How Solar Could Change the World Order

How Solar Could Change the World Order

No one expected the internet to radically change the way we consume and create information two decades ago. The mobile phone revolution couldn’t have happened if the world feared mega telecom giants’ power to derail it a decade ago. These two revolutions give hope to the world that even the powerful coal and oil lobbies could be defeated by the solar revolution within the next decade: Perhaps even reversing the danger of global warming going out of control.

In his new book Dawn of the Solar Age – An End to Global Warming and to Fear (Sage Publications) senior journalist and author Prem Shankar Jha lucidly shows how Capitalism and the market economy have been subverting efforts of climate change pioneers since the last two decades. He argues how it is possible to reverse global warming if the shady nexus of politics and business is broken.

With poster boy of crass Capitalism Donald Trump on their side, Environmentalism may take longer and with time as the most important factor, the damage to the planet could be severe.

If the fossil fuel lobbies had not prevailed over climate interests since the 1980s, it was possible to prevent the Middle East political crisis including the fall of Iraq, Libya, the refugee crisis and the formation of ISIS.

Key Insights for India

  • India has made staggering progress in installing solar power base using the solar photo voltaic cell route. The author argues for that an aggressive solar thermal power strategy could yield bigger results. This could reduce dependence on hydro power for peak-load. We won’t need new giant hydro power projects coming up near the Himalayas. We won’t also need giant coal-based power plants – the main cause of air pollution.
  • Indian agriculture and industry are facing acute crisis today. This can be reversed if agriculture waste, especially from sugarcane and paddy are converted to fuel the transport sector. This will ease the burden of oil imports significantly and reduce air pollution in cities, especially around Delhi. The current use of ethanol as fuel is only 3%. It can be taken to 30%. Technology, funds and raw material are available easily – lack of policy direction is what is holding it up
  • A clever management of India’s sugar economy (second in the world after Brazil) could transform the lives of 100 million families and create thousands of jobs
  • Big opportunity exists from converting urban waste to energy. There are better options than incinerators like gasification. If exploited well, Indian cities can be garbage free in no time. What are we waiting for?
  • India may be a laggard in climate change efforts now, but it can be a global leader in less than a decade. Is anyone thinking about it?

Global Impact

With renewable energy meeting only 6% of energy needs the world is in a tizzy especially when unusual weather episodes have become all too common. The gap between hydrocarbon and non-hydrocarbon seems too wide. The fact that alternative solutions already exist should give some hope. But who is going to be the evangelist?

For example, according to the author “the true economic cost of solar thermal power is already one-third of the coal-based thermal power, one-sixth of nuclear power, and one-eighth of hydro-power. All of its ecological and social benefits are a bonus.”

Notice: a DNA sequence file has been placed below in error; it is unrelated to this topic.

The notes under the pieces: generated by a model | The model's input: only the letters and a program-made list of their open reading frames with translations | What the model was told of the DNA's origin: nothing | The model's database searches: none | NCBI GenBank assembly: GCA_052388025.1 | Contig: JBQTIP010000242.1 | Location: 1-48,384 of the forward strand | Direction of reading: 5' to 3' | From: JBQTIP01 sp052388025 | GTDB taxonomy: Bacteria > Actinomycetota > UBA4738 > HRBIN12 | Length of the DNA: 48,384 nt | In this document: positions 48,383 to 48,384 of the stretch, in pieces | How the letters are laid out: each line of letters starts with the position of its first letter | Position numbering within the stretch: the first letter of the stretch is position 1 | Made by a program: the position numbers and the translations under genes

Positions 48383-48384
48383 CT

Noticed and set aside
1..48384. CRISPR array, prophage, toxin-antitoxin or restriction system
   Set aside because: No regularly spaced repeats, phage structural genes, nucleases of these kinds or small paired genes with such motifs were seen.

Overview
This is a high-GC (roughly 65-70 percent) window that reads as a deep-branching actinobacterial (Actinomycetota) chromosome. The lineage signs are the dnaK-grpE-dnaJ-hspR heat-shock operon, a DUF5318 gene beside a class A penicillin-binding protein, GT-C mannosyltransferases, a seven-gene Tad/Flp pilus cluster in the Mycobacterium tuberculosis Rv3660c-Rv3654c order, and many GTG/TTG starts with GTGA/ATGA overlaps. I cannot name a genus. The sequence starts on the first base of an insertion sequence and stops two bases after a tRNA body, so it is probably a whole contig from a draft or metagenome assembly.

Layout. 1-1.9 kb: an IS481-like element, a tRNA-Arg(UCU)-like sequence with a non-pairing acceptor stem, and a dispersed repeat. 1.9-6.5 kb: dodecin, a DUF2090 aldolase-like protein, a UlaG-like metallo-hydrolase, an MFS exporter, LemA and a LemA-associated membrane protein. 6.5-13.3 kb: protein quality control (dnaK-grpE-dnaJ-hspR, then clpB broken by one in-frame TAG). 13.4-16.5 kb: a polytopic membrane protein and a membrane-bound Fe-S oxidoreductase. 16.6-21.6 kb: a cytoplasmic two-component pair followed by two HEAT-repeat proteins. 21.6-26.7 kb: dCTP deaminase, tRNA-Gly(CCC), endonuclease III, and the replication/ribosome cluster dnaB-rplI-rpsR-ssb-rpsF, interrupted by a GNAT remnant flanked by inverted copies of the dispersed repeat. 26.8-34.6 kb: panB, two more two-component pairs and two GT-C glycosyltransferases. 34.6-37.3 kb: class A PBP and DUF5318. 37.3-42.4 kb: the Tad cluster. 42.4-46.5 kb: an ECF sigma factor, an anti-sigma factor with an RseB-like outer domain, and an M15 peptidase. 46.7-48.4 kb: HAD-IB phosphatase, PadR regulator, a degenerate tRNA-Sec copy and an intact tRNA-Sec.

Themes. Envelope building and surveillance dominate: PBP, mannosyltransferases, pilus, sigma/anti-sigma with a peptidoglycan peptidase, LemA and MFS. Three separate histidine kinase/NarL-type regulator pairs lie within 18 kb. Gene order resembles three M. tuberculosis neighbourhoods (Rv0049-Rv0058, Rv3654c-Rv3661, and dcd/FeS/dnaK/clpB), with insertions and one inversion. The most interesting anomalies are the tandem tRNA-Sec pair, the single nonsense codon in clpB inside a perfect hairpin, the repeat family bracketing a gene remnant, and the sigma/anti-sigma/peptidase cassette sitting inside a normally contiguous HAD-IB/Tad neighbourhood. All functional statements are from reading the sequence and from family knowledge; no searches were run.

The author brilliantly puts forth the case for accelerated investment in solar thermal and solar PVC projects and how they could significantly change the global political, ecological and economic construct.

His argument that the big push for electric vehicle too is not as climate-friendly as it is appears and makes a case for bigger push for bio-fuels instead.

In hindsight, Donald Trump’s unapologetic support to corporate America may well be a boon. It’s getting even the indifferent Americans agitated and this could fuel the possibility of a more earth-friendly policy-making in the US in the near future.

The author lucidly captures the harm done by US and Brazil by stupidly promoting ethanol instead of methanol as alternate fuels. The way this has ravaged agriculture resulting in shrinking of Amazon forests is horrendous.

Also how entrenched players pit unproven futuristic technologies as a game to delegitimize proven and disruptive new ones to earn millions of subsidies is an eye opener.

The internet and mobile revolutions were driven by disruptive technologies and entrepreneurship from outside the old order. However, the coal-oil business barons still enjoy staggering control over political power in both developed and developing (Including India) countries.

Since trust in governments has hit an all time low globally. There’s a fond hope that a handful of ‘good’ corporations that have the capability and financial muscle could derail the applecart. The big 5 IT companies, for example, have enough spare cash and imagination to put the old boys out of business. It’s clear that world is looking for saviors from outside the political-business system to save the planet.

A chapter on how global civil society – perhaps networks and cooperation between them – could push for faster migration to bio-fuels and solar –   could have made the book more appealing.

Amitav Ghosh, in The Great Derangement has provoked writers to use climate change in serious fiction so that the climate change movement gets the heft it needs.

While more than 21,000 titles show up on Google search on climate change, Jha’s book packs a punch and is an easy read – thanks to his journalistic style.  It gives the reader enough to pretend to be well-informed yet scares the hell out of her.

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